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Disney Has a Horrifying New Method to Create Video Game Teeth

Creating perfect digital teeth requires something akin to a medieval torture device, apparently.
How Disney creates video game teeth
Image: Disney

Computer graphics in video games and movies have gotten terrifyingly realistic and the methods of rendering them have become increasingly complex and labor intensive. Take it from the researchers at Disney, who in an effort to create the perfect digital teeth strapped some poor man to an upright gurney and outfitted him with some horror movie-worthy gear before blasting him with lights.

“The ideal teeth appearance depends on the social and cultural context of the subject, as well as on their age since teeth appearance changes over time,” Disney researchers said in a paper titled Appearance Capture and Modeling of Human Teeth. “We present a system specifically designed for capturing the optical properties of live human teeth such that they can be realistically re-rendered in computer graphics.”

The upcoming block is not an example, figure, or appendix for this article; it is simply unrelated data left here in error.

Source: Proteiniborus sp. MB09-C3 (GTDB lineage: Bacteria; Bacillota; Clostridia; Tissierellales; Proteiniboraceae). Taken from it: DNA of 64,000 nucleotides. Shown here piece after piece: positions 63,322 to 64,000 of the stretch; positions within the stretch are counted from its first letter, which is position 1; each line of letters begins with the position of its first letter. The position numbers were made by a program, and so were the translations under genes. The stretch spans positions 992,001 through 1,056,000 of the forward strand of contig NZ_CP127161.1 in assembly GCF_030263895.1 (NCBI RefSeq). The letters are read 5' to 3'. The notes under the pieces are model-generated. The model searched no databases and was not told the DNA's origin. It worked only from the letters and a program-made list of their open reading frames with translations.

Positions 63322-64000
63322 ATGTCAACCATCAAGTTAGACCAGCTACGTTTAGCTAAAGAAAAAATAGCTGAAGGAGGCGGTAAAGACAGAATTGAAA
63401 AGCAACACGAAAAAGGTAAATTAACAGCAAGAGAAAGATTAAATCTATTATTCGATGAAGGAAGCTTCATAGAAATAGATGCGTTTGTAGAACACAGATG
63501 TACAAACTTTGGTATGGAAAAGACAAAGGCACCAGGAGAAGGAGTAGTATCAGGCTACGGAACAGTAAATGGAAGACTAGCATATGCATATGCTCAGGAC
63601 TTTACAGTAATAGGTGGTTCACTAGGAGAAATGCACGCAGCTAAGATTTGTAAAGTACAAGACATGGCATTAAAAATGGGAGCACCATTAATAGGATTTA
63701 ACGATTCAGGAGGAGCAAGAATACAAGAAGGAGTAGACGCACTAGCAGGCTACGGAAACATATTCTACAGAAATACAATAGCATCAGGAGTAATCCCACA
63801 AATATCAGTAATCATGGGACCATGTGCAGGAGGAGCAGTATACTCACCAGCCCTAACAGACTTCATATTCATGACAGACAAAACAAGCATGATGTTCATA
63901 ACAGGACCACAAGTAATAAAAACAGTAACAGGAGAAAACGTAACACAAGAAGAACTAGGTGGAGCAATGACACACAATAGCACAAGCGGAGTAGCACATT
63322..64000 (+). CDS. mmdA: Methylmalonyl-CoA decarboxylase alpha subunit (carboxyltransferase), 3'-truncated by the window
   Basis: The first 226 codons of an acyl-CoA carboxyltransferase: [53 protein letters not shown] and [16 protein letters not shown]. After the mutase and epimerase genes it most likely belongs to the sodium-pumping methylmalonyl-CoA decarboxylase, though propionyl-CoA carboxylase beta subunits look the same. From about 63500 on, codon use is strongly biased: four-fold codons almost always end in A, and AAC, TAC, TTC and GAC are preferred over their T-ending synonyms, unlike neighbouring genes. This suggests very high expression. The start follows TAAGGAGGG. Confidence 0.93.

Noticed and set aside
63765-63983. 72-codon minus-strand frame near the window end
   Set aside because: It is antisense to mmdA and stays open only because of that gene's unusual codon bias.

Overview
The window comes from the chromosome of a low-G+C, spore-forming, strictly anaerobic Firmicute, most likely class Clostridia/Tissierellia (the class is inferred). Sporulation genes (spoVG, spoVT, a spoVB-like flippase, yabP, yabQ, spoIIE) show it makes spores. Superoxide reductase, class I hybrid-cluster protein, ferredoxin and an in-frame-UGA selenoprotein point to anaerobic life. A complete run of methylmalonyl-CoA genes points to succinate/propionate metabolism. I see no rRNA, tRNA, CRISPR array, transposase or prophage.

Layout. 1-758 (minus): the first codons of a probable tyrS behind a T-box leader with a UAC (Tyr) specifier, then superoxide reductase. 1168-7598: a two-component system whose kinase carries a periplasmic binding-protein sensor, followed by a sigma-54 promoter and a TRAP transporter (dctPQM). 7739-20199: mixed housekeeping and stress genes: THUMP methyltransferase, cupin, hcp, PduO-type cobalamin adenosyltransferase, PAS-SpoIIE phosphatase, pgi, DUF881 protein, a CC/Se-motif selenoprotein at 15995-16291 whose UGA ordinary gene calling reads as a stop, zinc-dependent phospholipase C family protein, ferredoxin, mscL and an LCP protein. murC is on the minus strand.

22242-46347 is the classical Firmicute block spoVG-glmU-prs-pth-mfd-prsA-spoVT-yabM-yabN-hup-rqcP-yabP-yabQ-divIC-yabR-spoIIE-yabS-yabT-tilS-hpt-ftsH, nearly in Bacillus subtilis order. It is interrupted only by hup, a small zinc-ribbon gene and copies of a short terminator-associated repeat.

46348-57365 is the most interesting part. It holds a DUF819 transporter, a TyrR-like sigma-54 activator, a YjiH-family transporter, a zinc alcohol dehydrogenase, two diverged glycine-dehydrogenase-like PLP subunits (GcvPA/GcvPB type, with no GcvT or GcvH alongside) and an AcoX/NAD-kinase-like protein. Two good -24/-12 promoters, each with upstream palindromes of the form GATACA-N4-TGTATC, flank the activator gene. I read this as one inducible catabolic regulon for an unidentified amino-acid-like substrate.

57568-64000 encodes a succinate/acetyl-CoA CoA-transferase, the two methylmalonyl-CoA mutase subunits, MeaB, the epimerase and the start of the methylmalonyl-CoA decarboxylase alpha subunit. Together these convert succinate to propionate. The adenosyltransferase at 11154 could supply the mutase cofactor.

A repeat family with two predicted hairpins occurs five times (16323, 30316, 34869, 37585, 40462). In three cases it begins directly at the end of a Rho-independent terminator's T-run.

To capture the beauty of both the teeth and the oral cavity, Disney researchers needed their volunteer to remain still while a barrage of 54 different lights blasted at his face for 10-15 second intervals while a camera snapped pictures.

“To facilitate this, we provide a stabilizing neck brace, a head strap and a rigid object to bite on, which also helps to separate the upper and lower teeth,” the research paper states. “To minimize occlusions by the face, we retract the lips and cheeks using an OptraGate lip retractor.”

The visual effect of this gear—described in such anodyne, scientific language—is a horror pulled from A Clockwork Orange, if the film was about dental hygiene.

How Disney creates video game teeth

Image: Disney

Once the researchers obtained their chomper data, they ran it through a complex series of math equations to match their digital recreations with the volunteer’s actual teeth. Once this process is complete, post processing and integrating the digital chompers into movies and video games can begin.

This is video game design now—we are in the age of perfectly recreated horse balls and teeth imaged with a medieval torture device.

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